Thursday, June 25, 2009

"Pickles in her corn flakes"

Probably not one of my most straightforward blog titles. I assure you, though, it'll make sense by the time you're done reading.

For those who don't know, H.R. 2454 will be voted on in the House of Representatives tomorrow. This is the so-called Cap and Trade Bill. It's official name is the American Clean Energy and Security Act of 2009. Sounds nice and innocuous, doesn't it? Like it's designed to clean the environment, boost energy production, and secure America in a new era of energy independence. That's certainly how it's being sold, of course.

In reality, though, there is no Utopia. If you wonder why Congress never passes good bills, it's really not because politicians are evil. Politicians, in fact, are very self-serving. If there was a good bill out there, then every politician would vote for it just so they could tell their constituents, "Hey, I voted for it, so keep re-electing me". The truth is, there is always a cloud accompanying the silver lining. In the case of Cap and Trade, the cloud is a massive new burden placed squarely on the backs of every American, and not just "the rich".

When I was a child, I saw a commercial that's always kind of stuck with me. It was trying to illustrate that usually, when the price of one itemin a supermarket is lowered, other prices are raised. The commercial showed a woman who opened her cereal, her coffee, and even her bananas to find pickles in them; the point being that, while her supermarket was having a special and had lowered the price of pickles, she still paid the difference in raised prices on the other items she bought.

The same principle applies to the Cap and Trade bill, which basically amounts to a new tax on energy, one that will eventually be paid by every American. This is not a partisan perception, by the way. Even some Democratic congressmen have spoken out against the bill, characterizing it as a tax that will cause energy prices to "skyrocket". President Obama and Speaker Pelosi passed a tax cut for the middle class earlier this year; but to pay for all the new initiatives they have been pushing for years now, they are raising and seeking to raise taxes on everything that the middle class, and indeed every American, uses each day.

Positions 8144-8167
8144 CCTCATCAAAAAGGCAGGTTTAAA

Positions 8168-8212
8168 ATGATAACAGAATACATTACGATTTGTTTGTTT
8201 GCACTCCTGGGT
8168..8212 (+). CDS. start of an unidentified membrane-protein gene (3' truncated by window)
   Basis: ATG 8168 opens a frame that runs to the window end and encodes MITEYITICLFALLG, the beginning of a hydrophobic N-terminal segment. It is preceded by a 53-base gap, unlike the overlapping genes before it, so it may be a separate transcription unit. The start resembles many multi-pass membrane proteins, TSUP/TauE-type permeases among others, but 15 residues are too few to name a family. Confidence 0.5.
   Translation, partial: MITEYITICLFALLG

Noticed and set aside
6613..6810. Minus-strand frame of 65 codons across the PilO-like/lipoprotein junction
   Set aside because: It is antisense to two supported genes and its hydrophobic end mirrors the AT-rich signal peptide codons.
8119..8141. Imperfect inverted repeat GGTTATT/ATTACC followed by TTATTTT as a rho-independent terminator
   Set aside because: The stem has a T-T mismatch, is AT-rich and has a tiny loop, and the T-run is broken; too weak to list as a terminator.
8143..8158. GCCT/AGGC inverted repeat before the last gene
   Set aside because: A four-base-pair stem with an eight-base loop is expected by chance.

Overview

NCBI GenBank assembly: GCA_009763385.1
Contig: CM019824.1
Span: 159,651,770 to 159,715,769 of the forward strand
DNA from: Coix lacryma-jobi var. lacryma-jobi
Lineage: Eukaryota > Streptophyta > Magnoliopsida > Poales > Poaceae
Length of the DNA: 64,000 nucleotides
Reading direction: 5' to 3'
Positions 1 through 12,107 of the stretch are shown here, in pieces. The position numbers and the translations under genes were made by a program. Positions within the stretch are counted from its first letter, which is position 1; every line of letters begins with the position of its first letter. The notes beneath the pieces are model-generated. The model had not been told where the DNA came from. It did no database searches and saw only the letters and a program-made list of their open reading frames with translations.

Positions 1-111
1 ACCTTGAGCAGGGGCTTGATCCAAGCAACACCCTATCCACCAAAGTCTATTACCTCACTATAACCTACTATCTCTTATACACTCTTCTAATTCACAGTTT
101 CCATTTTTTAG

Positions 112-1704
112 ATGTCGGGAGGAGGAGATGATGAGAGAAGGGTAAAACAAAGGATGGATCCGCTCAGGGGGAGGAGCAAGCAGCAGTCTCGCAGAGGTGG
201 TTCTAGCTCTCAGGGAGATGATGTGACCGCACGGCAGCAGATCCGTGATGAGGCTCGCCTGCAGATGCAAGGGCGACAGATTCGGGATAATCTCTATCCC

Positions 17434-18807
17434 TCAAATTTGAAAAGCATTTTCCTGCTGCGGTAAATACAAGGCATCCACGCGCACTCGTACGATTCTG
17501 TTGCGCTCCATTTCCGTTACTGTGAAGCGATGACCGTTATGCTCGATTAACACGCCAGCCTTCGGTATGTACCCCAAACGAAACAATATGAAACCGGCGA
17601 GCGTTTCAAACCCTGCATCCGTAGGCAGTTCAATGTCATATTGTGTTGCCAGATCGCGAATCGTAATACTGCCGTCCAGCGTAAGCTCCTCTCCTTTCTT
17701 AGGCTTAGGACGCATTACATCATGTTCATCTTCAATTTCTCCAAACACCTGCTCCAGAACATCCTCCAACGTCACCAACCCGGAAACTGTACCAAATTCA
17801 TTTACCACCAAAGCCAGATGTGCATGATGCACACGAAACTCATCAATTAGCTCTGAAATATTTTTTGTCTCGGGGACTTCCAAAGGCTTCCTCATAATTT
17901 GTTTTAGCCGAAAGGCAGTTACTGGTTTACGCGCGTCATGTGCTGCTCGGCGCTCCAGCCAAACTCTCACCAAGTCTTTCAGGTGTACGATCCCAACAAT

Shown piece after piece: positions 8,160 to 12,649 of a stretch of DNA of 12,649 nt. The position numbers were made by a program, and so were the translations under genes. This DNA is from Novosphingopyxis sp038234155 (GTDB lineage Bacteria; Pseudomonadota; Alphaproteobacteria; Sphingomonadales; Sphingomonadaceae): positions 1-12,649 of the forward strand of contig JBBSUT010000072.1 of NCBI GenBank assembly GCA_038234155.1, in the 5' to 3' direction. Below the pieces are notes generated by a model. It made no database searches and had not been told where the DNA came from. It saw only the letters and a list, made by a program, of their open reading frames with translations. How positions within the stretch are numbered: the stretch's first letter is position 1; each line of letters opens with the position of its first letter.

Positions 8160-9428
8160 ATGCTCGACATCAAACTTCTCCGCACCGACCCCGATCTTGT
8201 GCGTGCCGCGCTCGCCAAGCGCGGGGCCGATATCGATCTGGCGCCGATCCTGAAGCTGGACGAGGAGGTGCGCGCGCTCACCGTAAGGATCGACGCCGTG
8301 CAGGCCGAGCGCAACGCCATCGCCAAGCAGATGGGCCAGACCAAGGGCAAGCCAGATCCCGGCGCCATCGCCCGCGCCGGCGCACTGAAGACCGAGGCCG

Do you use anything powered by electricity? Do you drink soda, or smoke cigarettes? Does your car run on gasoline, even in part? Do you have health insurance? Do you want health insurance? Everything the government does, it needs to fund. And the government has only one source of income: you. If you said yes to any of the questions I just asked, then you'll find "pickles" in your expenses with every bill the government passes and signs into law.

It's time to recheck the price tag. And it's time to write to your Congressman.

Dear Congressman,

It may be too late to change your vote on H.R. 2454, but I want to encourage you in the strongest possible terms to vote no.

Congressman, Virginia has an opportunity this year to lead the country in any number of areas. Energy is one of those areas. You represent a district characterized by job growth and creation of new businesses. H.R. 2454, the so-called "Cap and Trade" bill, will not only raise the cost of doing business, which will depress the new energies market in the commonwealth, but it will also strangle new businesses that will not be able to meet their energy payments initially. This bill will seriously hamper new industries here in Hampton Roads.

It will also, as I'm sure you've heard, raise energy costs for families prohibitively at a time when most are still struggling to stay in their homes. Apartment complexes will raise their rates to meet the new tax, which will shift the burden onto the lower middle class who will scrape along to make rent each month.

Congressman, members of your own party have voiced their concerns about this bill. I'm sure you have your own, as well. I have written to you before, urging you to do the right thing, and I will continue to do so. When the time comes to vote on this bill, say no. We're all depending on you to represent our best interests.

Sincerely,

Stephen Monteith

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